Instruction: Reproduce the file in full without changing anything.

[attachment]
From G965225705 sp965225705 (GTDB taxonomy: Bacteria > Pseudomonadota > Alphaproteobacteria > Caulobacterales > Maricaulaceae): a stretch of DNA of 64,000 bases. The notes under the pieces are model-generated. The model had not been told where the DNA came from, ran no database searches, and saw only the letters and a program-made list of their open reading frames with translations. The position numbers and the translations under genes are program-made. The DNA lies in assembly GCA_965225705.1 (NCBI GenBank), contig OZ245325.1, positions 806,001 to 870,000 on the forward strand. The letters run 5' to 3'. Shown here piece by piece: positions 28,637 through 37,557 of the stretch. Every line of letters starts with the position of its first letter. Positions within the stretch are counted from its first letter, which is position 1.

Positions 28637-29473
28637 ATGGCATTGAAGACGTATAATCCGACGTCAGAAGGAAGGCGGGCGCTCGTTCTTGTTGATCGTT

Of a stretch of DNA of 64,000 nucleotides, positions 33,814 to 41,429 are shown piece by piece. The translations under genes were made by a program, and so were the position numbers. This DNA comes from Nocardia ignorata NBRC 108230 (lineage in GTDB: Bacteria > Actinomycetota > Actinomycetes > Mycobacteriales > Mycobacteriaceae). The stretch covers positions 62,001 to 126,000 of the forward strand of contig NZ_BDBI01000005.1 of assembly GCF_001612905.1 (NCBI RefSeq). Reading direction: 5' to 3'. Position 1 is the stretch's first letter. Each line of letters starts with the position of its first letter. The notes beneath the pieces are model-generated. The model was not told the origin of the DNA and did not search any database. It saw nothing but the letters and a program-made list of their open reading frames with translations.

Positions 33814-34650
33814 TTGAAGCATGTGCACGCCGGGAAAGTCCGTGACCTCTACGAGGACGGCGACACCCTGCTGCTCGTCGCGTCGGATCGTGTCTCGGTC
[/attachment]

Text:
From G965225705 sp965225705 (GTDB taxonomy: Bacteria > Pseudomonadota > Alphaproteobacteria > Caulobacterales > Maricaulaceae): a stretch of DNA of 64,000 bases. The notes under the pieces are model-generated. The model had not been told where the DNA came from, ran no database searches, and saw only the letters and a program-made list of their open reading frames with translations. The position numbers and the translations under genes are program-made. The DNA lies in assembly GCA_965225705.1 (NCBI GenBank), contig OZ245325.1, positions 806,001 to 870,000 on the forward strand. The letters run 5' to 3'. Shown here piece by piece: positions 28,637 through 37,557 of the stretch. Every line of letters starts with the position of its first letter. Positions within the stretch are counted from its first letter, which is position 1.

Positions 28637-29473
28637 ATGGCATTGAAGACGTATAATCCGACGTCAGAAGGAAGGCGGGCGCTCGTTCTTGTTGATCGTT

Of a stretch of DNA of 64,000 nucleotides, positions 33,814 to 41,429 are shown piece by piece. The translations under genes were made by a program, and so were the position numbers. This DNA comes from Nocardia ignorata NBRC 108230 (lineage in GTDB: Bacteria > Actinomycetota > Actinomycetes > Mycobacteriales > Mycobacteriaceae). The stretch covers positions 62,001 to 126,000 of the forward strand of contig NZ_BDBI01000005.1 of assembly GCF_001612905.1 (NCBI RefSeq). Reading direction: 5' to 3'. Position 1 is the stretch's first letter. Each line of letters starts with the position of its first letter. The notes beneath the pieces are model-generated. The model was not told the origin of the DNA and did not search any database. It saw nothing but the letters and a program-made list of their open reading frames with translations.

Positions 33814-34650
33814 TTGAAGCATGTGCACGCCGGGAAAGTCCGTGACCTCTACGAGGACGGCGACACCCTGCTGCTCGTCGCGTCGGATCGTGTCTCGGTC